Last week I referred to Malcolm Gladwell’s The Tipping Point, his insightful look at the causes of social epidemics.

I said,
“In a very real way, we want our movements on campus to become social epidemics. Gladwell suggests ‘the success of any kind of social epidemic is heavily dependent on the involvement of people with a particular and rare set of social gifts.’ p. 33. He calls it “The Law of the Few” and focuses on ‘connectors, mavens, and salesmen.’ ”

I focused on his interesting insight that emotion often moves from the outside to the inside. We can influence the emotions of those we are talking with in very tangible ways.

This week I want to go back to The Tipping Point to focus on Gladwell’s “connectors”. As ministers of the Gospel and leaders, we should be aware that, though every soul has value and is precious in God’s eyes, not every soul touches the same number of people.

Connectors have a great ability to make friends and build relationships. They can relate to people in different worlds and social networks. Gladwell says, “their ability to span many different worlds is a function of something intrinsic to their personality, some combination of curiosity, self-confidence, sociability, and energy.” p. 49.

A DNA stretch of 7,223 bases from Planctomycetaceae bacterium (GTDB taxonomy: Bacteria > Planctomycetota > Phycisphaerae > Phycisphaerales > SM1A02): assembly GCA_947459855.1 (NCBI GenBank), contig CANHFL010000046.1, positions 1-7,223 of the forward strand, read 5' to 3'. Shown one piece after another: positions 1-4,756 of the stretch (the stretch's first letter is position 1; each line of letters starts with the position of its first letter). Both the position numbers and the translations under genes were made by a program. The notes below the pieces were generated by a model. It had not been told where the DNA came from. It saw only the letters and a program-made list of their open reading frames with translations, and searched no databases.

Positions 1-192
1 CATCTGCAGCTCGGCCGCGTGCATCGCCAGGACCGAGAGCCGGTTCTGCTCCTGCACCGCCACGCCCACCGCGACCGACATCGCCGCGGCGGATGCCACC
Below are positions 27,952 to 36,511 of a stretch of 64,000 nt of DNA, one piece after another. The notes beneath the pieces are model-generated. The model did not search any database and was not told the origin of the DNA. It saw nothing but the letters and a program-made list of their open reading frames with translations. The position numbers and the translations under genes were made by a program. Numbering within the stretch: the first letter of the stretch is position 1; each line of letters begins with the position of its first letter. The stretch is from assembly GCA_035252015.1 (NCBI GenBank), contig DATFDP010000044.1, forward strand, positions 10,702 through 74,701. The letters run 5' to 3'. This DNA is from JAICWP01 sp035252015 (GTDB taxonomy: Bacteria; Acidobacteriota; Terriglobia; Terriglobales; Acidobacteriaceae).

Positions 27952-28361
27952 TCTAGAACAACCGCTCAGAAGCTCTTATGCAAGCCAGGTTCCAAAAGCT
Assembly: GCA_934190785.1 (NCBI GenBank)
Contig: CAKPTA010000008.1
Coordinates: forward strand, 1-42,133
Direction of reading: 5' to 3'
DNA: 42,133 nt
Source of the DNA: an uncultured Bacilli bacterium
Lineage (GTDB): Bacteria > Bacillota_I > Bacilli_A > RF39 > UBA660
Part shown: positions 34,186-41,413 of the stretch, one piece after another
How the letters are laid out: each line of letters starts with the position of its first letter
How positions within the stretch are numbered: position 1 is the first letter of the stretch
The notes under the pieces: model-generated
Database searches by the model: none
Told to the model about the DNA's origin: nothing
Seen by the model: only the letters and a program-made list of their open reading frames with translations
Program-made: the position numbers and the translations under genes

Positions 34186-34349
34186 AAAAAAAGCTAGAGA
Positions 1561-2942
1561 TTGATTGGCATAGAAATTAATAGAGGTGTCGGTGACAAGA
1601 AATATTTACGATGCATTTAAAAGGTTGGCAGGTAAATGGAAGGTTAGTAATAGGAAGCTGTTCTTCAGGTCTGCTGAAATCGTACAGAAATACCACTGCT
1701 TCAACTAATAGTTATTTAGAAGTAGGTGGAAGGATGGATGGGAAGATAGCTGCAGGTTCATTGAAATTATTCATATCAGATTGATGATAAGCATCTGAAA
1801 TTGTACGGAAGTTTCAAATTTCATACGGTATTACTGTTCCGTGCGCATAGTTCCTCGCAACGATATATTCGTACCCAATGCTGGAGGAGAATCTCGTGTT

Here is an example of a social network that I pulled from Google Images. It happens to be a map of the University of Minnesota’s Extension program relating to other organizations. It illustrates that while we are connected to anyone else by just a few steps, some of those steps are significant connectors. Most paths are going through the same people.

Starting with the black square in the middle, they built a relationship with those identified by the blue, green, orange and yellow squares. They in turn touch the red people.

You could spend all your time talking with the red folks, but think how many you could touch if you saw one or two connectors on your campus come to Christ. Relational networks are the carrier of the Gospel.

A disclaimer is appropriate at this point. Don’t ignore the little people! It’s not all about being strategic. But do recognize that with limited people, financial, time and energy resources, how can we strategically make the greatest impact possible?

Whether you’re seeking to launch a ministry on a new campus or in a new community, or whether you’re growing an existing ministry, why not consider who the connectors are and make an concerted effort to reach them.

Saul was a connector who became Paul.

  • Who are the Sauls on your campuses?
  • Are you comfortable reaching out to Sauls?
  • If not, is there someone you can team up with that will help you develop the skills necessary to relate to these Sauls?

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